It is common to hear a health-focused agency or government official pronounce their commitment to health equity, and rightfully so. Whether we serve as advocates, elected legislators or career government officials, we all have a responsibility to this mission across all areas of health and social wellbeing. It is important for us to remember that achieving health equity includes addressing the unmet oral health needs in this country and state authorities must be integral partners in this movement.  

According to a national survey from the CareQuest Institute of Oral Health, COVID-19 has exacerbated the long-standing oral health crisis in the U.S. Millions of people delayed dental care during the pandemic because they could not afford the cost of care, lost their dental insurance or were concerned about COVID-19 transmission. For many communities, these dynamics have only compounded existing barriers to oral health and quality of life. The report notes that expanding access to dental coverage is one of many solutions to “help members of our communities maintain dental health and prevent dental issues from becoming more serious, costly, or life-threatening.” But in addition to expanding coverage, states should also seek to understand the full range of barriers that keep oral health out of reach for marginalized communities. 

State authorities have a responsibility to assess the health equity impacts of policies, programs, initiatives and funding allocations if they are to stay true to oral health equity. An accountable relationship between community-based advocates and policymakers is an important avenue to make progress in this area. Starter questions to help facilitate this working relationship and goals can begin with: 

  • How are we following the leadership of directly-impacted communities? 
  • What problem is this decision designed to solve or address? 
  • Who is the target population for this policy or program? 
  • How does this initiative address inequities or reduce disparities? 
  • Who is already working on this issue?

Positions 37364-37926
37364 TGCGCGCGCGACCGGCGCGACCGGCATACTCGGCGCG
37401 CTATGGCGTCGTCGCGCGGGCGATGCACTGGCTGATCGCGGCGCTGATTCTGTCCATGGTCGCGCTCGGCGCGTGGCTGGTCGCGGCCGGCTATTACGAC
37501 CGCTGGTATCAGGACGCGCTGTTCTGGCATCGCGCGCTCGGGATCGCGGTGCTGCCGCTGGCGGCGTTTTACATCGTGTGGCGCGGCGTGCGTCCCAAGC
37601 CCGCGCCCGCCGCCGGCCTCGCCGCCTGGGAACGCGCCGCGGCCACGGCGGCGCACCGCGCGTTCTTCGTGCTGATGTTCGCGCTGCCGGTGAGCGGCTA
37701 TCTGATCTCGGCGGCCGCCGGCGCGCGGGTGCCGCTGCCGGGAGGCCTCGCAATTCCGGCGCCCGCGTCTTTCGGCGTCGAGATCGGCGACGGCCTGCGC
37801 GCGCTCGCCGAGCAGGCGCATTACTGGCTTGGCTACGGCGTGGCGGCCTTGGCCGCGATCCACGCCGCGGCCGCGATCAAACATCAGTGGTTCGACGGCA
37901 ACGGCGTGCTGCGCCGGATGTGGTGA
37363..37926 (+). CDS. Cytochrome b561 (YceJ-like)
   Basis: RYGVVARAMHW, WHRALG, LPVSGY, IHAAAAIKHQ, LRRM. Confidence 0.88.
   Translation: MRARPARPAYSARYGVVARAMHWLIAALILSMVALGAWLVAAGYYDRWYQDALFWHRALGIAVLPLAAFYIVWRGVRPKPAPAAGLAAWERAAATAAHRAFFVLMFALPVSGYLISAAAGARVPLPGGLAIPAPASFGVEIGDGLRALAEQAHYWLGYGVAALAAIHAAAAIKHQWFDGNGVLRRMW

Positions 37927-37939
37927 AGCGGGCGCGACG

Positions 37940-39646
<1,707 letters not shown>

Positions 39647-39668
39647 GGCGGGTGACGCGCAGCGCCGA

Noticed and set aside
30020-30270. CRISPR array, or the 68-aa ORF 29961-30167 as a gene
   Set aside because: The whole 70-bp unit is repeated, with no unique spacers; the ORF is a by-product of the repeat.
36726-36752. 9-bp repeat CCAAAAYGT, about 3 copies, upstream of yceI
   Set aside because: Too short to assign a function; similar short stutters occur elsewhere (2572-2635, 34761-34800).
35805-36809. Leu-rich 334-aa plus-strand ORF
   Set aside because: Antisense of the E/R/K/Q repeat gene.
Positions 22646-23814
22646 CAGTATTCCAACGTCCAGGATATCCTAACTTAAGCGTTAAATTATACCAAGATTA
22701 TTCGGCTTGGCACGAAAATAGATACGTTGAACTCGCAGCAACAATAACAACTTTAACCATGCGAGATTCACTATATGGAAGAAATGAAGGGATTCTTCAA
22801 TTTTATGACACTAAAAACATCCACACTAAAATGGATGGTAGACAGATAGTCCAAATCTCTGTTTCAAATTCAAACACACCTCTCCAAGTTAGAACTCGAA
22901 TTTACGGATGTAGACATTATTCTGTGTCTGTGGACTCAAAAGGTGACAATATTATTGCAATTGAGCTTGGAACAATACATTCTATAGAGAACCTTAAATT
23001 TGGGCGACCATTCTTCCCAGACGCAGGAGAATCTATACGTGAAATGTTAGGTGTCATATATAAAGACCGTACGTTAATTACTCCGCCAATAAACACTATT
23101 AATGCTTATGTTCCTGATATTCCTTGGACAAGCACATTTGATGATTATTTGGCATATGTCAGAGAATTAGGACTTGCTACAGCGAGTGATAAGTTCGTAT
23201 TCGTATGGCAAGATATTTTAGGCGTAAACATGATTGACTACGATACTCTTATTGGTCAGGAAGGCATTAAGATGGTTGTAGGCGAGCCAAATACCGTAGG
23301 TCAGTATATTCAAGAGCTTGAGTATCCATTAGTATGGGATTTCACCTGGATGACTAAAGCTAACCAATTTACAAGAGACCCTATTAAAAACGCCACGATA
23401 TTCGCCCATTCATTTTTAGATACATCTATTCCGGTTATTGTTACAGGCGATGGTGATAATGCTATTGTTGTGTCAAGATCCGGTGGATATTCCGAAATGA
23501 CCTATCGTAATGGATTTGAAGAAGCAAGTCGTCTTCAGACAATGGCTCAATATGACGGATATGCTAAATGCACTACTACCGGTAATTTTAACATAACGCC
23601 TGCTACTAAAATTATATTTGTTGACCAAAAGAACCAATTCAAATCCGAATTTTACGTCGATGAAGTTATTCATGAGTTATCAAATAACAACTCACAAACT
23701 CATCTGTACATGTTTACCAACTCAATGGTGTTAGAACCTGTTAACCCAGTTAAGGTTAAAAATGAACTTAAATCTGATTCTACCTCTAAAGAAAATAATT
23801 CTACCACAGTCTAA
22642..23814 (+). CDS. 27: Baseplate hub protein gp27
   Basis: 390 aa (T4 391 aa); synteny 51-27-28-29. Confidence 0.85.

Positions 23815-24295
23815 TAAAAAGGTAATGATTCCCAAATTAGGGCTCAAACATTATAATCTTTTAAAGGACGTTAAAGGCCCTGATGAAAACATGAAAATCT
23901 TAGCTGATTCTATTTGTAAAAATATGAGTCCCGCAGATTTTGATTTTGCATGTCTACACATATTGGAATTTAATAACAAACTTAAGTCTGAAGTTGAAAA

• What is the current level of support for this policy or program, especially among the communities it aims to serve? 

State authorities are especially important because they can influence and direct resources to support equitable oral health policy. This may include aligning scope of practice laws with the training of all health and dental providers, ensuring health access and coverage regardless of identities such as immigration status, and collecting and reporting accessible and representative data. In a San Diego County Oral Health Coalition Assessment Report, coalition members said they believe policymakers, administrators and insurance organizations are not playing their role in shifting resources to improve oral health equity. Community engagement initiatives such as this continue to be one avenue in building accountable partnerships as state agencies seek to implement new oral health policy solutions.  

Ensuring the leadership and influence of directly-impacted communities in health decisions on the state and local level is linked to a strengthened democracy and social participation, which is often cited as a key driver of health equity. In San Diego County, the oral health coalition assessment helped convene voices to bring awareness to an issue and identify solutions in partnership with community representatives. Authentic grassroots representation must inform state authorities’ work in order to equitably serve the communities they represent. Through Community Catalyst’s national work in partnering with oral health advocates, we often hear about the importance of grassroots power and influence in crafting effective and community-centered policy. When state authorities and community-based advocates and leaders are able to maintain an accountable relationship, their collective efforts are more likely to result in equitable oral health policy that can withstand the test of time